Ichthyosaurs are fascinating
Most paleontologists are still trying to figure out what ichthyosaurs are (Liuh et al. 2011). The situation is akin to the mystery surrounding bat, dinosaur, turtle and pterosaur origins. All these problems stem from a lack of a published large gamut study, like the large reptile tree.
The early diapsid reptiles,
characterized by two pairs of temporal fenestrae, rather rapidly evolved variations on this theme that involved loss of the lower temporal bar and, at times, the loss of the upper temporal fenestra, among other changes.
Mesosaurs are widely considered anapsids, characterized by no temporal fenestrae, but recent advances have shown that some mesosaurs had diapsid fenestrae, or remnants thereof. In any case, mesosaurs nest near the base of the Diapsida, fenestrae present or not. Araeoscelis, a basal diapsid, lost the lateral temporal fenestrae. Now we’ll look at an ichthyosaur that lost, or practically lost, the upper temporal fenestrae, Mixosaurus (Figs. 1, 2).
Discussing a new Mixosaurus (basal ichthyosaur) Liu et al. 2011(Fig. 2) reported, “The lower temporal region of this specimen provides the most direct evidence to the diapsid origin of ichthyosaurs. It also suggests that the disappearance of the lower temporal fenestra is caused initially by the reduction of the lower temporal arcade rather than the enlargement of the surrounding bones.” This might be true if one were defining diapsids strictly by their temporal fenestra, instead of their phylogenetic nesting. In like fashion, snakes have no temporal bars, yet no one doubts they are related to lepidosaurs with temporal fenestrae. Earlier, Jiang et al. (2006) described a very similar Mixosaurus (Fig. 1) that also had a jugal posterior process, with an overlooked portion broken off during taphonomy.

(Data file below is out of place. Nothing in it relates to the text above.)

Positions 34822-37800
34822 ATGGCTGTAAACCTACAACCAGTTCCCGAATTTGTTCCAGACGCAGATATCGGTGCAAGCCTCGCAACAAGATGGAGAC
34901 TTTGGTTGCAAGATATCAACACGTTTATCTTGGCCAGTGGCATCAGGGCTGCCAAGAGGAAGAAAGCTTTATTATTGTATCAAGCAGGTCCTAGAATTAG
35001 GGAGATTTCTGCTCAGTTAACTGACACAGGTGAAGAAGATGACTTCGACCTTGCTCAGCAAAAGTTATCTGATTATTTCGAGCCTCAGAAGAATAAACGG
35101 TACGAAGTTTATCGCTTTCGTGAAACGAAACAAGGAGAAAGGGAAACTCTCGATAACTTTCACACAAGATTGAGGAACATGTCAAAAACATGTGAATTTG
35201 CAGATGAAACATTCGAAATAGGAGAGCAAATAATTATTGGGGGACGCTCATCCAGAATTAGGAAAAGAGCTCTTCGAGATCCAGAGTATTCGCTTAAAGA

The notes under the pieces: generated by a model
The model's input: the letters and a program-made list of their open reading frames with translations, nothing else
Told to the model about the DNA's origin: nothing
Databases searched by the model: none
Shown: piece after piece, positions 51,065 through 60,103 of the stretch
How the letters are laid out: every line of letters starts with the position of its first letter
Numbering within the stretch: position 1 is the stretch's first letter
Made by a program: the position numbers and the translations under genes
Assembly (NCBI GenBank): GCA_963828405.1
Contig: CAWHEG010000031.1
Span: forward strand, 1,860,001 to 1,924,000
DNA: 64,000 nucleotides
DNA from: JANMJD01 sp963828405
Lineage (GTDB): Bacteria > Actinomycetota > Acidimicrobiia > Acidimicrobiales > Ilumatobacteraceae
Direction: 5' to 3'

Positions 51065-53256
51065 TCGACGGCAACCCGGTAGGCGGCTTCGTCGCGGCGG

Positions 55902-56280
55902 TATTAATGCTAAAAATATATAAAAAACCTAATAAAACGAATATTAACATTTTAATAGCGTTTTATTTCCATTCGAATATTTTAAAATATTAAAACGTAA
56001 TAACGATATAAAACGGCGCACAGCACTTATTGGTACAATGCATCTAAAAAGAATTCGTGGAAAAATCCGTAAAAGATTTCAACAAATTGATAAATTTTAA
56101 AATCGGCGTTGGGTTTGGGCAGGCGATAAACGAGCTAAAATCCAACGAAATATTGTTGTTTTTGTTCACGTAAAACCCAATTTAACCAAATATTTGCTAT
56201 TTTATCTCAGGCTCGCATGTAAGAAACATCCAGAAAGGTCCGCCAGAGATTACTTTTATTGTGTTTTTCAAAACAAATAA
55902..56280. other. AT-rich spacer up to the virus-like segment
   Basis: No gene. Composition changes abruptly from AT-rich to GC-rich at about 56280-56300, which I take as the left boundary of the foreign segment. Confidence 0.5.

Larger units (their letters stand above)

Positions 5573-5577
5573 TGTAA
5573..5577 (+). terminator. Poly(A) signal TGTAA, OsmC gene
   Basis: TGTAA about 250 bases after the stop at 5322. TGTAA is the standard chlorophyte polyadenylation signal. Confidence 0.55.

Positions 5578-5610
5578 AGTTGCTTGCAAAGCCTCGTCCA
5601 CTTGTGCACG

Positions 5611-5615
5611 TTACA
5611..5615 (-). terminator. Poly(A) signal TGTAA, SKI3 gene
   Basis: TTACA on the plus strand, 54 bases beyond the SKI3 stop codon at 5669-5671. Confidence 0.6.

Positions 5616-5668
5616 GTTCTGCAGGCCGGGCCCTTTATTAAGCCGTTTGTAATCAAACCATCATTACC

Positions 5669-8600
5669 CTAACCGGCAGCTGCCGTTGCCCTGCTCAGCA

Even so, it’s great to see the vestigial remnants of the lower temporal bar in a basal ichthyosaur. That bar is not needed to document a diapsid affinity. A large reptile tree also does the trick.
Losing the upper temporal fenestra
Mixosaurus has a very small temporal region, less than half the width of the orbit and scleral ring. The upper temporal fenestra is correspondingly very small — but still present. On the other side of the spectrum, another mixosaur ichthyosaur, Contectopalatus (Fig. 1) had a similarly small upper temporal fenestra, but a hyper-expanded upper temporal fossa, extending anteriorly nearly to the naris and creating a median crest.
Again, the point is
these changes reflect the remarkable plasticity in the temporal region of basal diapsids, including mesosaurs, like Stereosternum (Fig. 1) and ichthyosaurs, like Mixosaurus. I still find it remarkable how similar the skull of Mixosaurus is to that of Stereosternum. Even more so to Wumengosaurus. And I wonder why this similarity has gone largely unnoticed and untested in the literature.
Jiang DY, Schmitz L, Hao W-C and Sun Y-L 2006. A new mixosaurid ichthyosaur from the Middle Triassic of China. Journal of Vertebrate Paleontology 26:60–69. BioOne
Liuh J, Aitchison JC, Sun Y-Y, Zhang Q-Y, Zhou C-Y and Lv T 2011. New Mixosaurid Ichthyosaur Specimen from the Middle Triassic of SW China: Further Evidence for the Diapsid Origin of Ichthyosaurs. Journal of Paleontology 85(1):32-36.